Historic Preservation Feature is a series of articles on the efforts to save and reuse historic buildings, districts and sites in Pennsylvania.

The commemoration of America’s Bicentennial gave birth to numerous community-minded pursuits during its nationwide celebra­tion. Although many of these special endeavors were shelved when the year was over, the administrators of one at least. the Historic Registration Project in Centre County. realized that their work had just begun. Now, four years later, this unique organization is still promoting local preservation.

A combination of factors favored the project’s creation in 1976. Con­cerned citizens were already rallying to save Bellefonte’s Gamble Mill, an integral part of the community in the nineteenth century. but a candidate for demolition in 1975. To give greater validity to their effort, the citizens’ group prepared an application to list the building in the National Register of Historic Places. To their surprise, they discovered that theirs was only the third Centre County application to the Register. Prompted by this realization, they began to see the wisdom of registering other buildings before they too were threatened. At about the same time, topics for community projects were being explored to in­corporate in the county Bicentennial celebration. Through the conjunction of these two unrelated circumstances, the Historic Registration Project (HRP) was born.

Once the idea for such a project had germinated, the means to imple­ment it were explored. Under the lead­ership of a member of the Bellefonte Historic Site Commission and a mem­ber of the county Bicentennial Com­mission, and through funding by CETA (Comprehensive Employment and Training Act), two full-time positions for a one-year project were established. According to the historic site commissioner, “Centre County’s program may have been the first time Manpower funds were employed in this manner in the country.” Up to this time registration efforts had generally been a part-time occupation of local historical groups, concerned citizens or architectural firms. With the creation of the HRP, a full-time registration agency had been estab­lished.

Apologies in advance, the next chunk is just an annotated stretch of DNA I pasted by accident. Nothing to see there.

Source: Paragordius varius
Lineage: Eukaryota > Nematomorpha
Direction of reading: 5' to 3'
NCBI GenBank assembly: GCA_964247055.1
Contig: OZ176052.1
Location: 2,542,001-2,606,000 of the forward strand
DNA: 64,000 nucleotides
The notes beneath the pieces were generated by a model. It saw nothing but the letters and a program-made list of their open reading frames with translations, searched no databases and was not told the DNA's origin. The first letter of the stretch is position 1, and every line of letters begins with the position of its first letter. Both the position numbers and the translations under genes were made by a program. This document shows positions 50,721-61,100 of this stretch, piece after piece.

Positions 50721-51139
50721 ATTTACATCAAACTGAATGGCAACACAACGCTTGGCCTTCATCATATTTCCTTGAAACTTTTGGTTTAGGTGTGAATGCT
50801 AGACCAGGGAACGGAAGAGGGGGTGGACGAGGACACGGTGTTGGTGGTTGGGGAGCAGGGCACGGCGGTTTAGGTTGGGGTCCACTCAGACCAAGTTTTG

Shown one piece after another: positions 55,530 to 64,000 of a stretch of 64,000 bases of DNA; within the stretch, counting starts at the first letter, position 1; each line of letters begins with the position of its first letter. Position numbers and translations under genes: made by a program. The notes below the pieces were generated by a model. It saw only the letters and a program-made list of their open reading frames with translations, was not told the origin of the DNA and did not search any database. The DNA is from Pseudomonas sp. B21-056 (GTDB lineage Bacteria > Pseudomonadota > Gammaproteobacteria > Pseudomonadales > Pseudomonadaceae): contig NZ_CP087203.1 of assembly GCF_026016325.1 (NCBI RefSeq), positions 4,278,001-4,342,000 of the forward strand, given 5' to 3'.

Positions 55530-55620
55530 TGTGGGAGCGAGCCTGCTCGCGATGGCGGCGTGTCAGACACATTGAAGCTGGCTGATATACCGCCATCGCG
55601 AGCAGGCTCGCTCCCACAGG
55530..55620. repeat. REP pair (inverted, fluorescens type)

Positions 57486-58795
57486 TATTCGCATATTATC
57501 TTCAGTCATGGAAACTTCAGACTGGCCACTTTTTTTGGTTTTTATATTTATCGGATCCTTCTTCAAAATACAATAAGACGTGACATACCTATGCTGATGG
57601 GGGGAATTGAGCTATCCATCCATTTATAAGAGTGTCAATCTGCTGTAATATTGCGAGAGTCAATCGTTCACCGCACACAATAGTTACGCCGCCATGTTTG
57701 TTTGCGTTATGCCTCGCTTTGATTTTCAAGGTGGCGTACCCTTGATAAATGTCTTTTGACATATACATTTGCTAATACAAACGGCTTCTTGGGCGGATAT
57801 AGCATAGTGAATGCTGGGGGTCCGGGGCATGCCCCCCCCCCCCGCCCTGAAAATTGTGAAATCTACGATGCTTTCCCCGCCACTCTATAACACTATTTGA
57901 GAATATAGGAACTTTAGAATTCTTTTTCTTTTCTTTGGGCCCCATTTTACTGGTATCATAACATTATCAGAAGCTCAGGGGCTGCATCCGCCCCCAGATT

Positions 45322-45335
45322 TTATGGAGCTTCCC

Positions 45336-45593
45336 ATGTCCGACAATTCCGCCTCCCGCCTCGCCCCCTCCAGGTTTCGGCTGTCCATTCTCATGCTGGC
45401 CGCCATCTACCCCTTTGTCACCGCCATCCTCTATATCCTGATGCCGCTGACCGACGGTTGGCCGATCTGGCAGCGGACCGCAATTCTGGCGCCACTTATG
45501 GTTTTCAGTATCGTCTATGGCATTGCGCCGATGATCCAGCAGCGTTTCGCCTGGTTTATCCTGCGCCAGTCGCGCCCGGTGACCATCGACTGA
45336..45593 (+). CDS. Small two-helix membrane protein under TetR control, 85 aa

The project began in January 1976 with two staff members, Gregory Ramsey and Michael Halm, who pos­sessed needed skills in research, photog­raphy, architectural description and graphic design. Office space was found in the Centre County Library which, appropriately enough, is housed in one of Bellefonte’s fine old buildings, the Miles-Humes House. No better atmos­phere could have been found since, in addition to being an inspiring work area, the library held much-needed research material in its historical col­lection. Because the HRP creates his­torical records as significant by­products of its activities, it in turn anticipated contributing to the library’s collection. As with many grassroots organizations, office supply donations were secured from local groups and supplemented by a $1,000 grant from the Centre County Commissioners.

Enthusiasm ran high in those early, struggling days. The goal of the two staff members to register one hundred sites during the year-long effort was ambitious but, they would soon realize, quite unrealistic. Before the application procedure could even be considered, it was necessary to com­pile a list of potential sites through­out the county. Of course, there were the candidates which were obvious to many Centre countians, such as the Courthouse, the Miles-Humes House, Philipsburg’s Union Church and several other acknowledged county gems. But what of less publicized structures that might also serve to heighten apprecia­tion of the area’s history – homes of early settlers, gristmills, barns, and other forgotten ind us trial remnants? Was a comprehensive overview of local historic structures available? The HRP employees consulted the Pennsylvania Inventory maintained by the Pennsyl­vania Historical and Museum Commis­sion’s Office of Historic Preservation as well as the county Planning Com­mission’s Historical Reflections of Centre County, a 1970 survey. Al­though these sources sometimes con­tained little more information than a name and an occasional date, they did provide the basis for a mailing list. Letters were sent to 186 property owners outlining the HRP and the National Register and solicited re­sponses from those interested in having their properties considered. From this request and publicity about the project in local newspapers, sites were identified and the task of regis­tering properties begun. Staff mem­bers were introduced very early to the detective work that was to be a neces­sary part of their job. Soon the library’s historical collection and the county deed room were to become permanent friends.